The Web is Made of People
Lost in the shuffle of hyper-complex marketing strategies for the web is the fact that the net is made by and used by individuals. That simple truth needs to be the basis of your marketing efforts, otherwise you won't succeed in engaging each unique customer. Step One is Know Your Customers. A brilliant Facebook-based social platform might make sense for gardening enthusiasts, but specialist plumbers will be too busy and uninterested to bother.
Revisit (or Create) Your Basic Marketing Strategy
We've had plenty of clients come to us without any formal marketing strategy – and that's fine. Some industrial clients may not have even advertised before and need guidance in how to start. It’s important to remember this: A web site or online strategy isn't a brochure or television advertisement. A web site is a salesman who never sleeps or eats, and is always available 24-hours-a-day to promote your business.
You need to know what you want to communicate.
Our post An Introduction to Marketing (with Purple Cows) is a good place to start. If you're creating a new web site, knowing what you want to say and how you want your customers to experience your brand will be critical (and quite helpful to reducing your development time).
Usability (Because the Web is Selfish)
Research has shown that web visitors quickly scan online for what they want and make their first choice based on what seems to make sense [source]. At CartaNova, we've seen some *beautiful* web sites that weren't accessible by 50% of the incoming visitors, simply due to their choice of browser.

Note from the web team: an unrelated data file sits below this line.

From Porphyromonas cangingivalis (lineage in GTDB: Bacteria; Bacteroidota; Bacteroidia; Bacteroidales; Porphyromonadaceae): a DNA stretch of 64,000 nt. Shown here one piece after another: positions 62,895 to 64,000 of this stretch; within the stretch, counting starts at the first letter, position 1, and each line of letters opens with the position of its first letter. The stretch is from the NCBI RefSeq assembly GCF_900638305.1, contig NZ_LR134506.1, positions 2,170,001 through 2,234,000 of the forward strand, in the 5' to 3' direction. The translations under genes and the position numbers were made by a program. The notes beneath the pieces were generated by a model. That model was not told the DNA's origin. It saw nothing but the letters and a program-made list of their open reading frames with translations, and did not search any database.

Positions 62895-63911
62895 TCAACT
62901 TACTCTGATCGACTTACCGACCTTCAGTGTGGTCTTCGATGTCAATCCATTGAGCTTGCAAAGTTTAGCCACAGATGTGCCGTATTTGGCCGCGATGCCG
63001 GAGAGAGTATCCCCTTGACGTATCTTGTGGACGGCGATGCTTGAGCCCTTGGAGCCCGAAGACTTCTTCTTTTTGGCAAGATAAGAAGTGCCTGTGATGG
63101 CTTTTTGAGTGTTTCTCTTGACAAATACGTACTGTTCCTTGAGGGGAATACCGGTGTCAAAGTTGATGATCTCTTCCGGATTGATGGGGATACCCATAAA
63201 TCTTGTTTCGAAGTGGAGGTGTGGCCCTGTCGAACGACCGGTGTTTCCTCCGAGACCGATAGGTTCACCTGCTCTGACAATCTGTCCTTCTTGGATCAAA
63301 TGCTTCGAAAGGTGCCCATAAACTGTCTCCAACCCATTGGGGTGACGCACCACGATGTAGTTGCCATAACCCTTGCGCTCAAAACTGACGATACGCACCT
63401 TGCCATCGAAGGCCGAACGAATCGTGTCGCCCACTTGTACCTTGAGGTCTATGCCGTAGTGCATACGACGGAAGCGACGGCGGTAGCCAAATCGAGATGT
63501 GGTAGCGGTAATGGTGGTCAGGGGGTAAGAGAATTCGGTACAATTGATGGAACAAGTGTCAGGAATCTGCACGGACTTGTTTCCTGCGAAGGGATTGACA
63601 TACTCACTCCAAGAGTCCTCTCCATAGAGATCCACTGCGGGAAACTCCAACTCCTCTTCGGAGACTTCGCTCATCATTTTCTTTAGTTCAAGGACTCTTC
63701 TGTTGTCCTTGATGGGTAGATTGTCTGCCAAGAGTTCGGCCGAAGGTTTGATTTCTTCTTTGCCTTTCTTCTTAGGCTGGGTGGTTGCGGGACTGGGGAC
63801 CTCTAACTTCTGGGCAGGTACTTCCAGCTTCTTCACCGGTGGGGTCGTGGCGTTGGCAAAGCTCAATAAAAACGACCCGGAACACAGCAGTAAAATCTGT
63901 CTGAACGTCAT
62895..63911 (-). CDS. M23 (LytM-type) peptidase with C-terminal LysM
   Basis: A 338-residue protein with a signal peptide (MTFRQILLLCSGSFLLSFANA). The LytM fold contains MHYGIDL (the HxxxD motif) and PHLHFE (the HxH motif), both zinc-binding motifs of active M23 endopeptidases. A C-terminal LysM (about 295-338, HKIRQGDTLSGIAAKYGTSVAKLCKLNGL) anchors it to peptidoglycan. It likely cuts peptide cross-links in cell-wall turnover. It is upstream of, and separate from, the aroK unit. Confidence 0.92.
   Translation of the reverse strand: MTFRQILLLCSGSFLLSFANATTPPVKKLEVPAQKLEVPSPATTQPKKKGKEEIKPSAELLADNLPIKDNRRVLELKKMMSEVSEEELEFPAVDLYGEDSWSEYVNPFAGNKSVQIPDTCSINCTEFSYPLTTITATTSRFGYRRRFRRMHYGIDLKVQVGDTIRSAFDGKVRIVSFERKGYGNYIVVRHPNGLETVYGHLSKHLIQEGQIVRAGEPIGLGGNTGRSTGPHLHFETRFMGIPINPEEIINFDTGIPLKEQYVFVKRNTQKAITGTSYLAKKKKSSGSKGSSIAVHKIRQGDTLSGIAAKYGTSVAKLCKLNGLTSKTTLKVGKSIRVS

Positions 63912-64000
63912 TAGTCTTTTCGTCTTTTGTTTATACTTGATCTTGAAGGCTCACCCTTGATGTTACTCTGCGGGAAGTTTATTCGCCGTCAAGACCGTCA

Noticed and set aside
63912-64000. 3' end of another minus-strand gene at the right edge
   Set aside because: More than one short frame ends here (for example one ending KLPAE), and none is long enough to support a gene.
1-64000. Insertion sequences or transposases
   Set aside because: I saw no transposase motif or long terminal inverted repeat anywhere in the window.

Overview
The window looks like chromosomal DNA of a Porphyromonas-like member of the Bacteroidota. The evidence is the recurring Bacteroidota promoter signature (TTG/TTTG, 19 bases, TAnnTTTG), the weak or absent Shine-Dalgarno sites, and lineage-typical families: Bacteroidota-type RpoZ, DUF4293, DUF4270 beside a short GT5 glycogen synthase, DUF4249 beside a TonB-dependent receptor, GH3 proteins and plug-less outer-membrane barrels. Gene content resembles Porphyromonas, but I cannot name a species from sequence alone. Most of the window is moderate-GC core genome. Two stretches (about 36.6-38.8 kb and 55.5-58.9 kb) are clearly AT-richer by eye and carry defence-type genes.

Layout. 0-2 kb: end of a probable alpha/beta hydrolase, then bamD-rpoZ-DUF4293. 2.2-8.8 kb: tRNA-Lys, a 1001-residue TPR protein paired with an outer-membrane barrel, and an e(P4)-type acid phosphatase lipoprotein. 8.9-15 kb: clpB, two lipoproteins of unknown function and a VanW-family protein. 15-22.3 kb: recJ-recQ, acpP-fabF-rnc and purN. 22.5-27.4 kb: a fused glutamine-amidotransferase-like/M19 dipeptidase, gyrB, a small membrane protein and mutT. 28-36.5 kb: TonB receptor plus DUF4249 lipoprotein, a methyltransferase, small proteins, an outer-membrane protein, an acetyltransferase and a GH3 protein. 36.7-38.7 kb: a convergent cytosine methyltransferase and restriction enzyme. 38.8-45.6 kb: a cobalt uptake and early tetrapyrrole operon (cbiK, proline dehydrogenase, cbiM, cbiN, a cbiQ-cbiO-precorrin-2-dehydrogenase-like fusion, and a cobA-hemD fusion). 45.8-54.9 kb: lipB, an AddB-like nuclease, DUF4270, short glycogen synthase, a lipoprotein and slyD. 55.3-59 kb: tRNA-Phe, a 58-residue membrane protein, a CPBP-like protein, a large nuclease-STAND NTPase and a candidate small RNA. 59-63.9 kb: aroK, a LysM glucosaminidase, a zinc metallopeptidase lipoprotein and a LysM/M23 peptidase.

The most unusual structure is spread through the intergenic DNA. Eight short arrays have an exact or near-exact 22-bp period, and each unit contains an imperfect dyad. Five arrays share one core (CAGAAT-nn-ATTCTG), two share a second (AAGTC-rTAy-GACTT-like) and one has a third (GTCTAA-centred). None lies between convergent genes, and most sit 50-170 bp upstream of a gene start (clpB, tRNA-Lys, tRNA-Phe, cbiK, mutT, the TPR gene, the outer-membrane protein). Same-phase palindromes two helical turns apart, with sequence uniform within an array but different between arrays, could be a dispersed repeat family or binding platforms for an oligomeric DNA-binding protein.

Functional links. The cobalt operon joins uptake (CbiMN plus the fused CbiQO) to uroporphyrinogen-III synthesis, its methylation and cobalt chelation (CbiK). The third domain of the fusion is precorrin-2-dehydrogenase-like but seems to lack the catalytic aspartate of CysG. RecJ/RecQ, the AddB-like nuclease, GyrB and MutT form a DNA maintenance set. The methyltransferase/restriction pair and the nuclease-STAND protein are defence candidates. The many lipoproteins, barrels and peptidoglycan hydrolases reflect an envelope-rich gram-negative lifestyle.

Here are a few ways to make your site or platform more usable:
- 5% of more of your customers may have visual problems, so make your site accessible and easy to navigate.
- Customers don't like reading books online. Keep it brief.
- The visitor should never get lost. If they can’t find what they want, they'll leave.
- Do some informal testing and ask your customers if everything is working for them.
If your online marketing isn't easy to read and understand, than all your other web efforts don’t matter much. This applies equally to an intricate technical web site and a 3-line Google Advert.
Blogging Can Help Your Business
Blogging is often a great way to create an identity for your business, showcase unique selling points, and keep in contact with your customers. A few hours set aside each month may be all you need to further engage your customers and establish your credibility in your market. [our post on small business blogging]
At CartaNova, we advise our clients to keep their blog posts personal and relevant. Web visitors are busy and self-motivated; they likely they aren't interested in reading a general press release. Instead, provide them with something they can learn or use (like this blog post).
Aside from the direct benefits, Google and other search engines value new and unique information. By adding a blog you increase your organization's visibility online.
For more info, check out The Secret of Successful Company Blogging over at Boagworld.
Another simple and cost-effective way to grow your business is through email marketing. Unlike the junk mail and spam that clogs up your in-box, email marketing is “opt-in.” This means that by law you need explicit permission to send your message to the recipient.
In most situations we recommend saving time by combining your email marketing with a blog. That way, you can update your blog and then send out the links and any additional info via an email newsletter.